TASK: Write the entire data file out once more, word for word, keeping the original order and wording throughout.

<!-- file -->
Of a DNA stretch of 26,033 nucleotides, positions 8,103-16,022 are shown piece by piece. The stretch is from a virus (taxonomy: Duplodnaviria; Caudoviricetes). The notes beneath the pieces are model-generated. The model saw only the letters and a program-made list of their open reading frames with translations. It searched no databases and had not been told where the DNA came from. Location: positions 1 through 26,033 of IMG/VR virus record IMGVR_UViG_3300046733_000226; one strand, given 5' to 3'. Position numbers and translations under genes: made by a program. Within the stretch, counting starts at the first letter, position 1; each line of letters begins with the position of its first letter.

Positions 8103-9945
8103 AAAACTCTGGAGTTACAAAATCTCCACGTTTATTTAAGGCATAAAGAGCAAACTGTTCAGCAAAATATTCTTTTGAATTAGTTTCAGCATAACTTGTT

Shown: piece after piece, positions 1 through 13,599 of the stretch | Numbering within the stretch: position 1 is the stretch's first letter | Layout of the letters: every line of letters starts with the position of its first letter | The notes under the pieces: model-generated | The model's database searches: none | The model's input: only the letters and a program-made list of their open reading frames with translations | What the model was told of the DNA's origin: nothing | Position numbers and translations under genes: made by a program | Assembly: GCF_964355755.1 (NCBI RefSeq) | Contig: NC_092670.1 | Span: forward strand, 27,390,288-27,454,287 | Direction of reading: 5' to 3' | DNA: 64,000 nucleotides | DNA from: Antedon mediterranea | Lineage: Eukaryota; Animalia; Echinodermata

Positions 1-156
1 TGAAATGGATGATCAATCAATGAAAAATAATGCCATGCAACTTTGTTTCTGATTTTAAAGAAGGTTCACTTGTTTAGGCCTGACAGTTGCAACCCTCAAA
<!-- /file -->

Of a DNA stretch of 26,033 nucleotides, positions 8,103-16,022 are shown piece by piece. The stretch is from a virus (taxonomy: Duplodnaviria; Caudoviricetes). The notes beneath the pieces are model-generated. The model saw only the letters and a program-made list of their open reading frames with translations. It searched no databases and had not been told where the DNA came from. Location: positions 1 through 26,033 of IMG/VR virus record IMGVR_UViG_3300046733_000226; one strand, given 5' to 3'. Position numbers and translations under genes: made by a program. Within the stretch, counting starts at the first letter, position 1; each line of letters begins with the position of its first letter.

Positions 8103-9945
8103 AAAACTCTGGAGTTACAAAATCTCCACGTTTATTTAAGGCATAAAGAGCAAACTGTTCAGCAAAATATTCTTTTGAATTAGTTTCAGCATAACTTGTT

Shown: piece after piece, positions 1 through 13,599 of the stretch | Numbering within the stretch: position 1 is the stretch's first letter | Layout of the letters: every line of letters starts with the position of its first letter | The notes under the pieces: model-generated | The model's database searches: none | The model's input: only the letters and a program-made list of their open reading frames with translations | What the model was told of the DNA's origin: nothing | Position numbers and translations under genes: made by a program | Assembly: GCF_964355755.1 (NCBI RefSeq) | Contig: NC_092670.1 | Span: forward strand, 27,390,288-27,454,287 | Direction of reading: 5' to 3' | DNA: 64,000 nucleotides | DNA from: Antedon mediterranea | Lineage: Eukaryota; Animalia; Echinodermata

Positions 1-156
1 TGAAATGGATGATCAATCAATGAAAAATAATGCCATGCAACTTTGTTTCTGATTTTAAAGAAGGTTCACTTGTTTAGGCCTGACAGTTGCAACCCTCAAA